The Precious Metal Mines Of Sicily

1536 WordsJul 15, 20157 Pages
Originally founded as a trading post for the Etruscans, Rome was located along the Tiber River. Much of the early civilization’s success can be credited to the agricultural resources of the Italian Peninsula. Wheat and barley were harvested not only for consumption, but also for barter and payment for governmental taxes. The precious metal mines of Sicily also provided resources for additional growth and development. Other resources of the area include olive trees and grapevines, which were introduced and cultivated by Greeks living within the empires boundaries (Acrobatiq, 2014, p. 46). In contrast, ancient Greece’s terrain proved to be difficult. The area was covered in rugged mountains and valleys filled with rocky soils. This was less-than desired for the production of prominent crops like wheat, but an ideal location for the growing of grapes and olives. The Greek civilizations instead focused on nautical trade, gaining authority of the most competitive waterway and natural resource of the time, the Mediterranean Sea (Acrobatiq, 2014, p. 40). Part B: Cultural Characteristics Grecian culture was greatly integrated into Roman life. Combined with ancient Italic religion and Etruscan ceremonies, as well as Greek and non-Greek gods and goddesses, the Roman cultural was largely polytheistic for many years (Acrobatiq, 2014, p. 51). Many deities existed, touching on virtually every aspect of daily Roman life. Some of these gods and goddesses included Vesta and Janus, who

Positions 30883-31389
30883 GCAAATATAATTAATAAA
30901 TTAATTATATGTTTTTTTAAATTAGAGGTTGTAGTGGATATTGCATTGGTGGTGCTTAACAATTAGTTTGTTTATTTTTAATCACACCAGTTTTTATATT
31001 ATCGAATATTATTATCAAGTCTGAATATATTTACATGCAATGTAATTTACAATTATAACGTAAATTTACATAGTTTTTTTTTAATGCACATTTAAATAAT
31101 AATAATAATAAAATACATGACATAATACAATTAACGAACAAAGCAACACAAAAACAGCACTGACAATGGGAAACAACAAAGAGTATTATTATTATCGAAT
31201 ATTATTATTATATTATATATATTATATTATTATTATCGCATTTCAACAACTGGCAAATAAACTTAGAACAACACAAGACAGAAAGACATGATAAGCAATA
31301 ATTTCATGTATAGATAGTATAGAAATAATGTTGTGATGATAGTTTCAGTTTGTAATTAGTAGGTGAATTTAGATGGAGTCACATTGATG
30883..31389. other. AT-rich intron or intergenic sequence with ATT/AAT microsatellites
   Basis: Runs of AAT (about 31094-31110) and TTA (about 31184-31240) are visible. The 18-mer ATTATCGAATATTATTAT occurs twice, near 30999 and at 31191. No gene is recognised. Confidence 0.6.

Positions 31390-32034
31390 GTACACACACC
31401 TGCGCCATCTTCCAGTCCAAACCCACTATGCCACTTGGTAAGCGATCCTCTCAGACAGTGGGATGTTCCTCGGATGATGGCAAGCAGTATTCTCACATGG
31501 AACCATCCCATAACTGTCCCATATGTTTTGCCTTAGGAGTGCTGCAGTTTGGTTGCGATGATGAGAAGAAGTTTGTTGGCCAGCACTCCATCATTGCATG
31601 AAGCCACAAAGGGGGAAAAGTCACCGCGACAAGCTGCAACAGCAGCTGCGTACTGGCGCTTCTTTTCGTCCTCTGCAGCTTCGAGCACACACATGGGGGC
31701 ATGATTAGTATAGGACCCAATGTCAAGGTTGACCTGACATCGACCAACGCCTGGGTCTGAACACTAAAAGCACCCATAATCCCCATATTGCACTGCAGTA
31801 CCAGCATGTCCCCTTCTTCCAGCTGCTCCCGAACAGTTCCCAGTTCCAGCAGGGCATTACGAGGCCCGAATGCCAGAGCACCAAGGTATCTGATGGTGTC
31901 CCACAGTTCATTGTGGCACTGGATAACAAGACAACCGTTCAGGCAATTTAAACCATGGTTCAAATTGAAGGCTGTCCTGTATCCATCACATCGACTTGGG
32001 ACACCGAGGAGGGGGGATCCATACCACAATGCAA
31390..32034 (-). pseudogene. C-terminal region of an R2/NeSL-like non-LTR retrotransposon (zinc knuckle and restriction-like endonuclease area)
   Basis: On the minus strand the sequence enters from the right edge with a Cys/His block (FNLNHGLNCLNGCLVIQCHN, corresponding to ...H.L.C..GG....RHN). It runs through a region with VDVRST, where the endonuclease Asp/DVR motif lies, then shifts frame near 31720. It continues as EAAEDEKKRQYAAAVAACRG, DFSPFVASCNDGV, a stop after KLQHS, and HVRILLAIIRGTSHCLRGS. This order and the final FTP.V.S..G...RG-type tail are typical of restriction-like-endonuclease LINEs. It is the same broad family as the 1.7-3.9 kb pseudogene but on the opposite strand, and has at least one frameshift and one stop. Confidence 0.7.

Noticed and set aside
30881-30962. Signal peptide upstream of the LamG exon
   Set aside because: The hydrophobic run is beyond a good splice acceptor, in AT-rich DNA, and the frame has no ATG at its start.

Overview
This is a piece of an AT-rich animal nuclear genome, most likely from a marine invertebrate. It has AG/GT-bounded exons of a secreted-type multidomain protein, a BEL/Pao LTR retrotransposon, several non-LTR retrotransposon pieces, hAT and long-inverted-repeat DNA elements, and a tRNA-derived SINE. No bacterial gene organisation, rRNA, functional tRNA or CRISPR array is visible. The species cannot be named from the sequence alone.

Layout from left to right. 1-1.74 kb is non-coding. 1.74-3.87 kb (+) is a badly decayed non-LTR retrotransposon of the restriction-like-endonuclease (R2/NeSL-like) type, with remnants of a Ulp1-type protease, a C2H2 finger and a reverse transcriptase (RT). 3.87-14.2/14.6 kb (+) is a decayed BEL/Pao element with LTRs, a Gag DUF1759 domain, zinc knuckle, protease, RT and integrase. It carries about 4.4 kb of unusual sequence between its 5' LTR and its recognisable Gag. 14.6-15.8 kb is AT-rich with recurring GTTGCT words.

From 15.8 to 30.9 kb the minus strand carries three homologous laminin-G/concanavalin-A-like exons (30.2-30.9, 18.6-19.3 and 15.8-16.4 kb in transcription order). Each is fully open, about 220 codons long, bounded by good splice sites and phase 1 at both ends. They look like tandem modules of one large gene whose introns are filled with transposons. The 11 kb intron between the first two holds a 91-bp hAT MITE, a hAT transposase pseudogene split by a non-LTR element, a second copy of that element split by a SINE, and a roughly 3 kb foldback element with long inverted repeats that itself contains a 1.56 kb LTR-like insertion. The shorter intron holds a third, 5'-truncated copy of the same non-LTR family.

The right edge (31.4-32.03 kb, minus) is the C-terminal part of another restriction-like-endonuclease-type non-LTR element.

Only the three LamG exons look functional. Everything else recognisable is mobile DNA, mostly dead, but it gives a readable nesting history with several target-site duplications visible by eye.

Open Document